Biofeedback can train your mind to relieve hidden sources of pain.
For six years, Kalin Lancaster of Gainesville, Georgia, battled migraines so debilitating that if she tried to eat, she’d vomit. It would feel like they were squeezing my brain, remembers the 22-year old student. Lancaster took medications like Depakote (divalproex sodium) and Topamax (topiramate) and tried complementary therapies like acupuncture, but she didn’t find lasting relief until she learned biofeedback, which taught her to both prevent migraines and recognize when one was coming on.
Simply put, biofeedback teaches patients how to control seemingly involuntary body functions like heart rate, skin temperature, muscle tension and blood pressure. The technique dates back to the 1960s, when researchers discovered people could regulate their own blood pressure through breathing and relaxation. That led to a key principle of biofeedback: Many of our body’s unconscious habits poor posture, clenching muscles, breathing shallowly contribute to pain, and we have the capacity to change those bad habits by using our minds. Today, doctors use biofeedback to manage conditions from urinary incontinence to chronic pain. L. John Mason, Ph.D., a biofeedback practitioner and the founder of the Stress Education Center in Oak Harbor, Washington, says he’d had great results in treating tension headaches, temporomandibular joint (TMJ) disorder, dental problems and jaw, neck and shoulder pain.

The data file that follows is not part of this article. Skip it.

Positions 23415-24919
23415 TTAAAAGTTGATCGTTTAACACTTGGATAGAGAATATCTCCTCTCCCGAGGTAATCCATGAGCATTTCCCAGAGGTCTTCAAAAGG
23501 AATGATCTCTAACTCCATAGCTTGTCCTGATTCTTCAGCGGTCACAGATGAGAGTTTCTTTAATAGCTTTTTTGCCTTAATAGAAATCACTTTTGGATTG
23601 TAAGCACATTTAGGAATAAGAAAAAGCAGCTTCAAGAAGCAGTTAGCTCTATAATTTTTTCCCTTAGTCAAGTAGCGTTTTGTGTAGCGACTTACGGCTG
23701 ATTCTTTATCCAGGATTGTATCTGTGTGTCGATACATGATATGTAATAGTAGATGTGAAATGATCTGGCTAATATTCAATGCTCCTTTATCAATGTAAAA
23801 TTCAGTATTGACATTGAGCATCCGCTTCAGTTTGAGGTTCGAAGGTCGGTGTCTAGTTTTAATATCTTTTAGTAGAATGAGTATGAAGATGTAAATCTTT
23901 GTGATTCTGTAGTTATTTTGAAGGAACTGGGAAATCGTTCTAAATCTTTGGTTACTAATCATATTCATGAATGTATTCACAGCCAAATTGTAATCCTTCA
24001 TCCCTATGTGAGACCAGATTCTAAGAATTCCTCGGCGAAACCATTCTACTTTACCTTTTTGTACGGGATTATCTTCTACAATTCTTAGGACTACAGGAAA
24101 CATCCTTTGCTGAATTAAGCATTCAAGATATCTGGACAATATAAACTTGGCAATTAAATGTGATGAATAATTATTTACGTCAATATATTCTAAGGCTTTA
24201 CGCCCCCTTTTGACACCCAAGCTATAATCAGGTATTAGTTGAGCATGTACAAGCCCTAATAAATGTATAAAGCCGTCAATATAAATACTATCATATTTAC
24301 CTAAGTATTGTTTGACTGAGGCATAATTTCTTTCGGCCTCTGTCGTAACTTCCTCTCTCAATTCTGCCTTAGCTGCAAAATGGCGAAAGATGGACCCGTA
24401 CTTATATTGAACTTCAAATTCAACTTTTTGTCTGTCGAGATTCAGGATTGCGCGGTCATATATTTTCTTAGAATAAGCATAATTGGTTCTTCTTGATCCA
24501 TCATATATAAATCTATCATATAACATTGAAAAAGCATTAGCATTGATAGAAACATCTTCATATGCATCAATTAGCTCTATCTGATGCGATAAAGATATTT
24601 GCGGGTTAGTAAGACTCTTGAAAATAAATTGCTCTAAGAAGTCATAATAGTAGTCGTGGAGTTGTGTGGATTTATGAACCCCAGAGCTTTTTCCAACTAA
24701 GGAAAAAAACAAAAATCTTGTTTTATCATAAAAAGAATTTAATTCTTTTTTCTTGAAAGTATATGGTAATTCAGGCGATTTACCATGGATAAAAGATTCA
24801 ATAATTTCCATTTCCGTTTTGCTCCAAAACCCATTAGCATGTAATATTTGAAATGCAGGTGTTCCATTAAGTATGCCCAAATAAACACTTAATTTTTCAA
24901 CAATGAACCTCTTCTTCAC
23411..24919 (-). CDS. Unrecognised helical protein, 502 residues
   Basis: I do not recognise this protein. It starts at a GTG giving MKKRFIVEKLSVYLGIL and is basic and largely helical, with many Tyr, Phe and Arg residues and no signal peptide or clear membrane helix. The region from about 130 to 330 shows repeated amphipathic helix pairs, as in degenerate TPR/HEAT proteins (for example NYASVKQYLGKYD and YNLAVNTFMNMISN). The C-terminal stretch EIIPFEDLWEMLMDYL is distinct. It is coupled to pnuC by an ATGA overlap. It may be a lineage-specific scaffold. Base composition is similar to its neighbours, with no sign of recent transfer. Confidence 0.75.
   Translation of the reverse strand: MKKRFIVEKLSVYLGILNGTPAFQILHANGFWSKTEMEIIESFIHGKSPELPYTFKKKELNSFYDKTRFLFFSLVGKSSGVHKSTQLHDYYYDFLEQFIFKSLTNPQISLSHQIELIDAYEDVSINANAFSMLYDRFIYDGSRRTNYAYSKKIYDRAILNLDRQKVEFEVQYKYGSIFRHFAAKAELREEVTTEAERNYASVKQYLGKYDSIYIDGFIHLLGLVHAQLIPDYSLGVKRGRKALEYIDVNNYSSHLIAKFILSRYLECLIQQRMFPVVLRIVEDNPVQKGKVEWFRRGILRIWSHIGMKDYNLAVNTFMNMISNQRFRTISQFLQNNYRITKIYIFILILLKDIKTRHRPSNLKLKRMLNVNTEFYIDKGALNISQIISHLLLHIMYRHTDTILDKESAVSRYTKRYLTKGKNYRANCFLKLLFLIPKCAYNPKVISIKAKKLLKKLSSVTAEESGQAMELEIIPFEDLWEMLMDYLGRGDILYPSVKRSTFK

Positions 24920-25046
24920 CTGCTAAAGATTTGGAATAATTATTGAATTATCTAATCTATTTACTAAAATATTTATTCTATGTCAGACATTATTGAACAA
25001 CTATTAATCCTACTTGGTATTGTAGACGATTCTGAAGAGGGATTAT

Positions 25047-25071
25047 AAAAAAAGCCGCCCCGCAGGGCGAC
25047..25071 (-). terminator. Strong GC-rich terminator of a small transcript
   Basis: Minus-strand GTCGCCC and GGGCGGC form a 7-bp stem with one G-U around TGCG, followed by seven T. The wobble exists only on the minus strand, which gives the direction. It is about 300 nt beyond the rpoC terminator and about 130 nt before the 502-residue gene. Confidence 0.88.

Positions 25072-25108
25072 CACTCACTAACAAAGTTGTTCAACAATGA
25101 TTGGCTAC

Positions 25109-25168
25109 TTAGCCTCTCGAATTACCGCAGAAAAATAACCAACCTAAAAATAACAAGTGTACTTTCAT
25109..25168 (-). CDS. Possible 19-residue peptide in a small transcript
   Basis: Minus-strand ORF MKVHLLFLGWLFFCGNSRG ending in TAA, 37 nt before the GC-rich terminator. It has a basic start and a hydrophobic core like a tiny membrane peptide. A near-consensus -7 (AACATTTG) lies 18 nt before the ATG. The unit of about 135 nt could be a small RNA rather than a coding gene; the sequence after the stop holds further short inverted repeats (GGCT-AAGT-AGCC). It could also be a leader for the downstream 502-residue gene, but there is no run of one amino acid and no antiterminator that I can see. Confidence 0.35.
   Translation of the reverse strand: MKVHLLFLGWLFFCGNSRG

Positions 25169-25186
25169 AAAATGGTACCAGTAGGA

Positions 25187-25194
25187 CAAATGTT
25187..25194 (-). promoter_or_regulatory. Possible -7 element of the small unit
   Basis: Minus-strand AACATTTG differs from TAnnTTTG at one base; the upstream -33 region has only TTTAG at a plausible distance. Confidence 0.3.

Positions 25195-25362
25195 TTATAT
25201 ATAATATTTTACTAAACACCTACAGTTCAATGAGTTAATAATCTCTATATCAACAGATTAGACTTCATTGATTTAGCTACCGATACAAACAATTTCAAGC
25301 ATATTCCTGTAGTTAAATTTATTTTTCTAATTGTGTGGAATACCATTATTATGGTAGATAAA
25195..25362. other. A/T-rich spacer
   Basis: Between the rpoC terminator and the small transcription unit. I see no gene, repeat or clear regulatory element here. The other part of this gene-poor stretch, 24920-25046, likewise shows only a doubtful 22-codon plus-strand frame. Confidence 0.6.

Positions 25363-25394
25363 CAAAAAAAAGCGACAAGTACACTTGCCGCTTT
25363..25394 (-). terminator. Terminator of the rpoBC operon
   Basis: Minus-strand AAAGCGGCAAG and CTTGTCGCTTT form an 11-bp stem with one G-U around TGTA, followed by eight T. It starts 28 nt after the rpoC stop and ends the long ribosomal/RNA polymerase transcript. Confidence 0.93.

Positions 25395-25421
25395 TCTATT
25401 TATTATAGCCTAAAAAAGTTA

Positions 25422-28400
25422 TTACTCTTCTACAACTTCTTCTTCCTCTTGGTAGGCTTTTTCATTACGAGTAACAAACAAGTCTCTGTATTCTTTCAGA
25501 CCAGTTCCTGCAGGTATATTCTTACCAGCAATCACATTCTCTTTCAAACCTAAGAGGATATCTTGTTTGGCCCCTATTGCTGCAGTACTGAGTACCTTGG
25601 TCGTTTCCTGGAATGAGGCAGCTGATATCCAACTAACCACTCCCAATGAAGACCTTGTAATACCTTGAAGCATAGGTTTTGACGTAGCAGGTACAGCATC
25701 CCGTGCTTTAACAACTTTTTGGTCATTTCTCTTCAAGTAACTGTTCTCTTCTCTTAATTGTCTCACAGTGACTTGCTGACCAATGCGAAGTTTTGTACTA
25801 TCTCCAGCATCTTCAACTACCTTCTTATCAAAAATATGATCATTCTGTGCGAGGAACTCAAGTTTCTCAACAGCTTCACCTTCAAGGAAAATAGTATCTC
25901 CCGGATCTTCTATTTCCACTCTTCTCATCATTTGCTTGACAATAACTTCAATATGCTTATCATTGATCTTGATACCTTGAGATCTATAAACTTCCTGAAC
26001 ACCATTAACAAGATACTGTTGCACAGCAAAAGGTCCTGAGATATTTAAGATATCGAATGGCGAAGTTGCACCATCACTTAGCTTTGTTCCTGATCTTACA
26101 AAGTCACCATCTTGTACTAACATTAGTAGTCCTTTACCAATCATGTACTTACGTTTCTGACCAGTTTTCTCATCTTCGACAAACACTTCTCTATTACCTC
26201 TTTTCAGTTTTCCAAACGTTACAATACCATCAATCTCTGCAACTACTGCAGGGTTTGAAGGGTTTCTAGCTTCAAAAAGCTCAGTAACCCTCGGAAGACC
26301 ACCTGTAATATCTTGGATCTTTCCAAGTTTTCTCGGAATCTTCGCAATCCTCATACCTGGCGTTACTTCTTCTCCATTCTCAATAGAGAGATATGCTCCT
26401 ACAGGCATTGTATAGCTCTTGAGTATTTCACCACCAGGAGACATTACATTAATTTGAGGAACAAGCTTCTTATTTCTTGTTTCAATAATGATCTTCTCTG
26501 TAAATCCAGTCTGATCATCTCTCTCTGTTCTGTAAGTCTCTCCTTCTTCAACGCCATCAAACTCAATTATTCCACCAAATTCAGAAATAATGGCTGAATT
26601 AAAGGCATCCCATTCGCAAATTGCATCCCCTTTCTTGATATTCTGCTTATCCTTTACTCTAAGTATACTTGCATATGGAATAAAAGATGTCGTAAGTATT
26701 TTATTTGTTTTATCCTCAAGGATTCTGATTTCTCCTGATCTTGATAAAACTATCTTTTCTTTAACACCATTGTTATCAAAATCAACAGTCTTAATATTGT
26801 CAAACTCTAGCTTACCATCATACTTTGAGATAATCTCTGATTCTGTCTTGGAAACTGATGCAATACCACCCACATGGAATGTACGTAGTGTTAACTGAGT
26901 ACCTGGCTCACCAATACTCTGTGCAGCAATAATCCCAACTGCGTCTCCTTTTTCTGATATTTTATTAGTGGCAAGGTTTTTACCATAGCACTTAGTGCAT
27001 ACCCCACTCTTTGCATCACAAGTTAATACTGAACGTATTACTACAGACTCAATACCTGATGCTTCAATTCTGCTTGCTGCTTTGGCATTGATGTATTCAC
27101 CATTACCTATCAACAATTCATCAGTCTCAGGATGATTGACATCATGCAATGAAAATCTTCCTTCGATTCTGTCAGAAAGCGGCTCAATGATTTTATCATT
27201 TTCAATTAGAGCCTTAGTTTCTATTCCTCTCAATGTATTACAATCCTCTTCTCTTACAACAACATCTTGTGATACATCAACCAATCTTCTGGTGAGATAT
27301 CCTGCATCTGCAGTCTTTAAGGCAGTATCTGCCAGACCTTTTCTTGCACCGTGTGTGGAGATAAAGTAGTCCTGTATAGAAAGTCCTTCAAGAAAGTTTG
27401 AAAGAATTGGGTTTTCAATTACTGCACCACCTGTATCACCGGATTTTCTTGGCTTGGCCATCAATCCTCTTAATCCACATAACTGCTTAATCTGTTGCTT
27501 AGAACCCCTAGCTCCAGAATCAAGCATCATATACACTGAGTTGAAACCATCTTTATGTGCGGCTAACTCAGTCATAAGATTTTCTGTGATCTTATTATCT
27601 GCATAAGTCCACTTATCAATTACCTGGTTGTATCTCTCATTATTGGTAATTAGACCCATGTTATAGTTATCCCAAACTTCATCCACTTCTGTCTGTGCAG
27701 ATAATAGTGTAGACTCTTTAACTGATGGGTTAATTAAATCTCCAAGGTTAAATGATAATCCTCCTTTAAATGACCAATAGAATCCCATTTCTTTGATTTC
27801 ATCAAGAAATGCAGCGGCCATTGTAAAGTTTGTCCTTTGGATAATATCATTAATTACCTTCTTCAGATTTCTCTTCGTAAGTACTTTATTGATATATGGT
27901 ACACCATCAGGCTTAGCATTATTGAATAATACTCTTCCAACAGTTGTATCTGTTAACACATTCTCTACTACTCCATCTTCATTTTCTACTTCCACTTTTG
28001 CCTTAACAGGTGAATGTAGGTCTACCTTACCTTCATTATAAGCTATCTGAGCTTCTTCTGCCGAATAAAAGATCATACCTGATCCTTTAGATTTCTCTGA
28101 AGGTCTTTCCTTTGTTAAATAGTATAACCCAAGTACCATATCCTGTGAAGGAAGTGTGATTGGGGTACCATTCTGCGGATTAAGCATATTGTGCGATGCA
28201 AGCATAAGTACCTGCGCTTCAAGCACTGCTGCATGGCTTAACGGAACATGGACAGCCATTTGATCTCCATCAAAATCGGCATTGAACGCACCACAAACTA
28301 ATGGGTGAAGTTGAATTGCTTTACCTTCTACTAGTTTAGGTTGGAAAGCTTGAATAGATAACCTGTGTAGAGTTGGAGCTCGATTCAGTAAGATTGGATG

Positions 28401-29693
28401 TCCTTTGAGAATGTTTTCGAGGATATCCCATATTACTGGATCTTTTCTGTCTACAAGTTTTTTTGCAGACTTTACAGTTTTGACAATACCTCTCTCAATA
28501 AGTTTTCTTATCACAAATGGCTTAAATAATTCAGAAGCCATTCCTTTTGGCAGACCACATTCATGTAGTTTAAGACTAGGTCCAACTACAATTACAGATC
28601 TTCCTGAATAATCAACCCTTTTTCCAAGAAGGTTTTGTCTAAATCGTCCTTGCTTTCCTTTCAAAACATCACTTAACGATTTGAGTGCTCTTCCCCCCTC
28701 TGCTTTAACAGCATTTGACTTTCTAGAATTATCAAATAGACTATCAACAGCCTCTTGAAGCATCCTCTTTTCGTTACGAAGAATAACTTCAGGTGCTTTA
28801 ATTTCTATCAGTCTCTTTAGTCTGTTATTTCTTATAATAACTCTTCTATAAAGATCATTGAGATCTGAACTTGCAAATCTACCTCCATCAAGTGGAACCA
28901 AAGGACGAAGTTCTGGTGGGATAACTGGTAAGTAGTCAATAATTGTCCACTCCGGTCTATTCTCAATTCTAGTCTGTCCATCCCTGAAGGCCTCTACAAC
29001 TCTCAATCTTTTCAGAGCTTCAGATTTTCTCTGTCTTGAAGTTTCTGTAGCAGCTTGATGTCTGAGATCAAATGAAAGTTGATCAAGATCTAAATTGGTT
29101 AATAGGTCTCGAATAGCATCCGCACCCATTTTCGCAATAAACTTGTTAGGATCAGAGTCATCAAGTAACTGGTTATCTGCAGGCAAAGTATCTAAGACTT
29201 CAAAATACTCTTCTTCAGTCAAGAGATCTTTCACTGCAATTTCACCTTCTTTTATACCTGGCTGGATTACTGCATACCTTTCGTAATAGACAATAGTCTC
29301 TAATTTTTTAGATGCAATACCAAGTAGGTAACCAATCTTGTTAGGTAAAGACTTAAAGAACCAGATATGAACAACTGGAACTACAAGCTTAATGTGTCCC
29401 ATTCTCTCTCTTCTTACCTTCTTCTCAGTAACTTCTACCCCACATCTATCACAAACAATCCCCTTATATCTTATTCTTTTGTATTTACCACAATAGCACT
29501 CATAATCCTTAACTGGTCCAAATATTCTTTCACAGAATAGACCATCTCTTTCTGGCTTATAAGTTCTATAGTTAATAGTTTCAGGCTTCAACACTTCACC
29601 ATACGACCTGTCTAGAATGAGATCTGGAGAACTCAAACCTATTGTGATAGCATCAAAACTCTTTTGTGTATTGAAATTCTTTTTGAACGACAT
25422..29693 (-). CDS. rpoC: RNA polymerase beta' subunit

HOW IT WORKS
During a biofeedback session you may be connected via electrodes on your head, hands, chest or other body parts to a machine that monitors bodily functions like heart rate, temperature, sweat production and muscle contraction. The electrodes then send signals to a monitor that displays the results on a grid or scale. You’ll be trained to use your mind to adjust any physiological responses that are out of whack. Biofeedback teaches the dumbest parts of the brain, the parts involved with things we don’t even think about, to control bodily responses, says Elliot Wineburg, M.D., a New York City psychiatrist who specializes in biofeedback.
How, exactly, does your mind get trained? Biofeedback practitioners use a variety of approaches to make it easier to control the links between brain and body. You may learn breathing techniques or simply be told to relax different parts of your body. Wineburg gives verbal support or admonishment. If a patient’s elevated heart rate is dropping, for instance, Wineburg might say, You’re doing very well. Nice work. If, on the other hand, muscle tension is holding steady or increasing, he might scold, saying That’s very bad. That’s not what you’re here to learn. It’s based on the very simple idea that if you are rewarded for something, you’ll do it again and again, Wineburg explains. And if you’re punished, you’ll stop doing it.
Scientists aren’t sure exactly how biofeedback works, though it’s probably connected to stress reduction. Keep in mind that biofeedback, like most other noninvasive, nondrug approaches, requires patience to learn and to see the benefits. Sometimes, it makes eight to 12 weeks just to figure out where you’re holding tension, Mason says. But the investment can really pay off: Kalin Lancaster has had only one migraine in the two years since she started biofeedback. And, she says, that wasn’t nearly as bad as what they used to be. To find a qualified practitioner, search the Association for Applied Psychophysiology and Biofeedback’s directory at aapb.org.
Written by: Matt Culbertson, PS Staff Writer
Originally Published by Pain Solutions Magazine, Spring 2010